We finished up soon after that. I was happy to be done early.
I walked to my Metro stop and took my spot on the platform, waiting for my train.
“Excuse me, Miss.” A young guy about ten feet away from me was trying to talk to me. “Hi, I… Why did you scrinch up your face like that?”
“When I’m on the Metro, I feel like I’m in my own little bubble, so I don’t talk to people.”
“Well, I just wanted to say your beautiful, and could I have your number?”
“Thank you, that’s very sweet, and I appreciate your asking, but I have no interest right now, so I’m going to have to say no.”
“Well, how could I go about getting your number?”
“Um, I usually meet people through my friends and at social gatherings they set up, so I don’t meet people randomly in public.”
“Well how am I, oh what’s your name?”
“I don’t feel comfortable giving my name to someone I just met on the Metro.”
“Well how is someone suppose to meet you or get to know you if you put up these walls?”
“I get that, but I don’t feel comfortable right now, so thank you for the offer, but no.”
I walked about twenty feet down the platform, putting about ten people between us.
It would have been fine if he had stopped after the first try. If he had just said, “Oh, okay” after I gave my no. But he didn’t. He pushed. And kept pushing. And even though there were at least one hundred people on that platform, I did not feel safe with only ten feet between us.
I know logically he probably would not have done anything, but that made me no less rattled. I tried to study for my Bio final, but even after I’d gotten on the train on a different car than his, I found myself worried that he would reappear and try his advance again. Or maybe do something more than talk.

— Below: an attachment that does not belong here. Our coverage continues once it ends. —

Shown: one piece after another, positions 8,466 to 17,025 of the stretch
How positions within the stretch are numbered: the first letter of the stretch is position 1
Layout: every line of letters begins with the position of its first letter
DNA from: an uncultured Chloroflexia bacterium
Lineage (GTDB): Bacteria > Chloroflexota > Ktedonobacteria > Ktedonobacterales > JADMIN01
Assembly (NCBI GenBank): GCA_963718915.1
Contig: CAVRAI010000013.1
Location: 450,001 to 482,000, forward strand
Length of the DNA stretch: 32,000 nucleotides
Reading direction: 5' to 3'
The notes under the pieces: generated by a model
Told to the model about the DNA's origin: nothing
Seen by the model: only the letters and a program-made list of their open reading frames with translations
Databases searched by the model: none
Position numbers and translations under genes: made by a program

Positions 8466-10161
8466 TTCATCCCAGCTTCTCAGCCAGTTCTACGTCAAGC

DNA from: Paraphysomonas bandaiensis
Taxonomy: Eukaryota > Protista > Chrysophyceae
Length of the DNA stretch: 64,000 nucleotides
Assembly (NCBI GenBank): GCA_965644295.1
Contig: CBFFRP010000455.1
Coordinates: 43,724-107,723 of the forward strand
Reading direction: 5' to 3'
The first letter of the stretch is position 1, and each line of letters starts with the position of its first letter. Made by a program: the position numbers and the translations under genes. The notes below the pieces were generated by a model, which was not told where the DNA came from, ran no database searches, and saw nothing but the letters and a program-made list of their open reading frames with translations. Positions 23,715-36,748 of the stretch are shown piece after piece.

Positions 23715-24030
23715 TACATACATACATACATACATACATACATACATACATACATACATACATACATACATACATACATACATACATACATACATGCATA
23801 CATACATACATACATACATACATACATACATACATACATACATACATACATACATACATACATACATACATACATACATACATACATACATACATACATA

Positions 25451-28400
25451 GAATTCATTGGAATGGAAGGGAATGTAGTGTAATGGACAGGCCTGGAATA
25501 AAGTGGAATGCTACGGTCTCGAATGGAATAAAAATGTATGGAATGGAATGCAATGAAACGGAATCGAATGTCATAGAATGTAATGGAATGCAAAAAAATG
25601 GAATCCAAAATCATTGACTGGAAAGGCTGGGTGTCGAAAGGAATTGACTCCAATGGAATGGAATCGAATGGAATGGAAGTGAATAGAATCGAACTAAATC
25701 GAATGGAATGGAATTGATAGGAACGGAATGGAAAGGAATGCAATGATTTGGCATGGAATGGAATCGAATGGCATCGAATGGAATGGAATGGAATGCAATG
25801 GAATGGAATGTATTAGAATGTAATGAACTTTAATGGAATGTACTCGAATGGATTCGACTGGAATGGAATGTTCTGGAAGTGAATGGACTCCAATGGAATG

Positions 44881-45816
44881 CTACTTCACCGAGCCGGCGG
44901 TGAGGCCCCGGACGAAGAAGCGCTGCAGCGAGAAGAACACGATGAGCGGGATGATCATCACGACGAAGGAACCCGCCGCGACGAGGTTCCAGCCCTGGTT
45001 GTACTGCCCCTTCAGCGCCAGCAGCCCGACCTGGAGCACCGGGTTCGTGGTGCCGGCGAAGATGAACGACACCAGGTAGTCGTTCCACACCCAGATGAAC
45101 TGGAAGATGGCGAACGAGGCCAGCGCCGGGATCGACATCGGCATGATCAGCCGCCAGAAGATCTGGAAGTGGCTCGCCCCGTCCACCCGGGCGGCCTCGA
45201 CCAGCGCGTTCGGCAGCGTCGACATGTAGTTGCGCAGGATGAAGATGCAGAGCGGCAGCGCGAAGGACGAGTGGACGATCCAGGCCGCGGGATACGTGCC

This is not the blog I wanted to write. I wanted to wait until Tuesday evening after finals when I knew I had time and brain space to write something sexy or fun. A girl in a dress has been dancing around my mind lately. But instead that was my half day. And now all I want to do is yell at someone, or cry while I punch a pillow, or curl up on my couch and watch Young Justice cartoons while eating Chinese delivery. That last options is probably going to happen after I hit post.
The past thousand words is a skewed perspective. There were other guys today who were nice to me in the non-creepiest of ways. One guy offered me a cookie during our break. Another guy and I enjoyed chatting randomly about cars. I actually enjoy working with the white guys from the political conversation, even as I wonder if they will ever understand what I go through every day. It’s hard for the nice moments to stick when the shitty ones have such a strong effect.
I work in an industry and live in a country where a black female is expected to be many things. But I refuse to placate some desired male ego for “them digits” or to smile because you tell me to or to be timid and pleasing because that’s how you think I should be.
When I’m tired, I’m bitchy. Deal with it.
No, I do not enjoy seeing drunk girls kiss. In fact, it annoys me and kind of offends me.
And no, I am not going to give my phone number to some random because he asked for it, especially not when he makes me regret having put my knife in my backpack instead of in my pocket.
Categorised as: Rant